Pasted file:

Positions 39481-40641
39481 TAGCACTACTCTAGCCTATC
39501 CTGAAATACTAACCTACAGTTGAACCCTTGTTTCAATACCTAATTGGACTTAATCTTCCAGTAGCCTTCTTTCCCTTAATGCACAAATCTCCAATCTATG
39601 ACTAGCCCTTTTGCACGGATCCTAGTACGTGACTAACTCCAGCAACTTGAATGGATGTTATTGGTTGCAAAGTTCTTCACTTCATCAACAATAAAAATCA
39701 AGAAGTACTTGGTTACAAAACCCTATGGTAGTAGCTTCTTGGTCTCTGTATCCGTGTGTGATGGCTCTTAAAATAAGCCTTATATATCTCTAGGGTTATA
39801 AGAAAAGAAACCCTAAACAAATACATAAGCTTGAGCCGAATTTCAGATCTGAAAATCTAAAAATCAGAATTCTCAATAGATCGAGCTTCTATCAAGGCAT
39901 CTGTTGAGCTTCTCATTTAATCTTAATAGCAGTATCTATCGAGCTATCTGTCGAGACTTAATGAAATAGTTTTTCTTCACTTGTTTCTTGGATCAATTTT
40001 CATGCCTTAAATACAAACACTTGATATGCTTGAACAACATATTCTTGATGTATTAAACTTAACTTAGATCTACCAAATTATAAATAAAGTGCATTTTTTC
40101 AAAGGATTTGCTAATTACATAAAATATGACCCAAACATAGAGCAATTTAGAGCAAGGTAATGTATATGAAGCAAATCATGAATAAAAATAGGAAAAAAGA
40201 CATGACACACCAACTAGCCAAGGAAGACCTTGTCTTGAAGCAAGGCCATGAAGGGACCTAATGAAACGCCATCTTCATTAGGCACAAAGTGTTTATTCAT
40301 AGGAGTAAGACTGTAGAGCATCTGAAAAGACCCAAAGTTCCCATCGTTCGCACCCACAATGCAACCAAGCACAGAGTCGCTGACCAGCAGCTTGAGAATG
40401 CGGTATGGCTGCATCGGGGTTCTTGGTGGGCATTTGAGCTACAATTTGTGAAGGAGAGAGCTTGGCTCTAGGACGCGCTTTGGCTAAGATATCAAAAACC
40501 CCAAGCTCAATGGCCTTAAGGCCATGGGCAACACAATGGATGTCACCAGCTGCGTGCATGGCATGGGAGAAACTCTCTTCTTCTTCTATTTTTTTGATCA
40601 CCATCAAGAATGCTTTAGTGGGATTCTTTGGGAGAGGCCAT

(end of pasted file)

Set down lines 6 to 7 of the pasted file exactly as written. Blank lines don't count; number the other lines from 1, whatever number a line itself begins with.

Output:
39801 AGAAAAGAAACCCTAAACAAATACATAAGCTTGAGCCGAATTTCAGATCTGAAAATCTAAAAATCAGAATTCTCAATAGATCGAGCTTCTATCAAGGCAT
39901 CTGTTGAGCTTCTCATTTAATCTTAATAGCAGTATCTATCGAGCTATCTGTCGAGACTTAATGAAATAGTTTTTCTTCACTTGTTTCTTGGATCAATTTT